I’ve never met Juan José Valdés, but he and I have more in common that most other human beings. We were both sent to the United States by our parents–unaccompanied — on the so-called Pedro Pan airlift.
(*&@#$#! Damn it, how I hate that name given to the airlift! What a truly stupid and inappropriate name. In absolute contrast to the Lost Children in J.M. Barrie’s story “Peter Pan,” the children of the Cuban airlift didn’t go to Neverland and remain children forever: instead we lost our childhood instantly, in a 45-minute flight over the Florida Straits. Besides, Cubans never spoke of “Pedro Pan”: we said “Peter Pan”– with “Peter”pronounced as “Pite” (Pee-teh).
Juan José Valdés was one of the lucky kids. His parents were able to leave Castrogonia a few months later, and the family was quickly reunited. Many of us were less lucky and spent many years apart from our parents, or even never saw them again.
Like many airlift kids, Juan José overcame the trauma with a vengeance, became a cartographer, and ended up as THE cartographer for National Geographic magazine. To top it off, he produced a spectacular map of Cuba for his employers — the first since 1906.
Like many airlift kids, his lost childhood has haunted his adult life. Flashbacks are common among us. Very vivid flashbacks. These flashbacks, I’m convinced, lead us to do everything with a vengeance, so to speak: in other words, we often go overboard and do more than is necessary or more than other human beings are willing to do.
This is where similarities end.
Unlike many of the airlift kids I know, Juan José decided to connect his flashbacks with physical reality, and has gone back to Castrogonia. And he has done so with a vengeance, as tour leader for National Geographic’s loathsome people-to-people Castrogonian junkets.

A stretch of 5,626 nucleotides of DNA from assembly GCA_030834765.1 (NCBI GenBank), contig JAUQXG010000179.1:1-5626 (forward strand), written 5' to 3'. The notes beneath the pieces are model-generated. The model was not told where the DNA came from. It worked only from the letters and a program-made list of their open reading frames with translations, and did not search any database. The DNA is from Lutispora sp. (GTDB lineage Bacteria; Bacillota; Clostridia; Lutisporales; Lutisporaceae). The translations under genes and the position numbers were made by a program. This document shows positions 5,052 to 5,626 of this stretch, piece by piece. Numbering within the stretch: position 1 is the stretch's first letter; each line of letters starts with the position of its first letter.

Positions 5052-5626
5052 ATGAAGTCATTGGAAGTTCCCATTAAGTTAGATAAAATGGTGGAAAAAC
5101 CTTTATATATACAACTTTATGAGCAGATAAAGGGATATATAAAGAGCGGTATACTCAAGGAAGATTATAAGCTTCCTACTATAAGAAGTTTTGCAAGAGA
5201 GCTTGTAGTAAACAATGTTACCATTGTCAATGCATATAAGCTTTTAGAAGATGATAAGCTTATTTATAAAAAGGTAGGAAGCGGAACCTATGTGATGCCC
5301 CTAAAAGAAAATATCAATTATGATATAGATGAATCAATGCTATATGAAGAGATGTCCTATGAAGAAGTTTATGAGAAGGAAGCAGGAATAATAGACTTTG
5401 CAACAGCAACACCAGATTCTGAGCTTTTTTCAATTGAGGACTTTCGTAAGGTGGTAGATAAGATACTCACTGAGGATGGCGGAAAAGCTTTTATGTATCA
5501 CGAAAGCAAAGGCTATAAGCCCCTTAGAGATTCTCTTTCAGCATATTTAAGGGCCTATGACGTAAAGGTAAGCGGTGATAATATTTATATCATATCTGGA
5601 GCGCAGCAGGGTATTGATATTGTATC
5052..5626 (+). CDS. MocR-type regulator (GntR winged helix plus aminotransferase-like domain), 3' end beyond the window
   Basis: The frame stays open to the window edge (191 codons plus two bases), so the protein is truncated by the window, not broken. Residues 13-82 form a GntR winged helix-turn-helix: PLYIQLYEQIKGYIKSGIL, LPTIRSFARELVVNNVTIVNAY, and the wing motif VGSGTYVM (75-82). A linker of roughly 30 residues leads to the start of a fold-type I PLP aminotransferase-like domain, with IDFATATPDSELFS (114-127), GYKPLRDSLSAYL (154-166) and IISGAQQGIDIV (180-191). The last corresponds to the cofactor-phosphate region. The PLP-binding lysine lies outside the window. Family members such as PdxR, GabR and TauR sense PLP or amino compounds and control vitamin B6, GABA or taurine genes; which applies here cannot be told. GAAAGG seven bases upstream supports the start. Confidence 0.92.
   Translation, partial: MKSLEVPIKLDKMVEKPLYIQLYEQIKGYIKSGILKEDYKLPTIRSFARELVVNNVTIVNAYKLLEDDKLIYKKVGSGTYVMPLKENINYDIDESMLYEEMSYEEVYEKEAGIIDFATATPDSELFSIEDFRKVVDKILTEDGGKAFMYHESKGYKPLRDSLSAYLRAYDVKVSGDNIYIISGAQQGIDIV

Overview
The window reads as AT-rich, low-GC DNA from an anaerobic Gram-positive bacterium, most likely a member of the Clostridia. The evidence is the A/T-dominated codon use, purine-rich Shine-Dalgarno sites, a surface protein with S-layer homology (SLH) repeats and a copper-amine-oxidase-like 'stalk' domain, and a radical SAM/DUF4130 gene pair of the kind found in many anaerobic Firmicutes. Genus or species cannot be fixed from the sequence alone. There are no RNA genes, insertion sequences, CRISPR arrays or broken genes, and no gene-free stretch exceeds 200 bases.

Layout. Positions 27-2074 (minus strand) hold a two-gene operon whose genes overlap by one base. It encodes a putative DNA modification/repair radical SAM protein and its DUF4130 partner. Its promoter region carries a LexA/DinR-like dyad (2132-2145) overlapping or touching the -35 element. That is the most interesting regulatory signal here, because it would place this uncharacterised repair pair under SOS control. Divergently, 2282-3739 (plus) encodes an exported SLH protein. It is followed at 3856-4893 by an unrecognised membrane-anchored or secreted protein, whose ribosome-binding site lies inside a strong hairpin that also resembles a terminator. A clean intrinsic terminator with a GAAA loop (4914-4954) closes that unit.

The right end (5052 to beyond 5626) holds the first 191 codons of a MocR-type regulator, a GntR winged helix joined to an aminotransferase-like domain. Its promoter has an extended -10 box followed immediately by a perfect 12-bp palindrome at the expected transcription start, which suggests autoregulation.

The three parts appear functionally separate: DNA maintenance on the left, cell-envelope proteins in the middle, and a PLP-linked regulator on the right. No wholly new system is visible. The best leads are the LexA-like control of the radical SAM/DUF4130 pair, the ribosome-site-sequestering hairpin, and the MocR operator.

Of course, such a heartwarming tale of reconciliation with the totalitarian regime that wrecked his homeland and tore his family apart caught the eye of the Washington Post, and it was given ample coverage yesterday in its Sunday magazine.
No need for heavy-handed editorializing by he Post. The moral of the story, as they see it, is best delivered subtly, with all attention devoted to little details, like the toys this man had to leave behind. Yes, damn it: it’s such a beautiful thing, this reconciling. And this is what every Cuban exile should do: forgive the Castro dynasty, leave plenty of dollars in their pockets, and accept the fact that their fellow Cubans on the island deserve to remain enslaved forever.
The author of the article also made sure to include an account of how Juan José’s memories of Castroite cruelty were totally false, created in his impressionable memory by his evil intransigent anti-Castro parents.
If you want to read this nauseating piece (“Losing his Cuban home shaped a Nat Geo mapmaker’s life”) go HERE.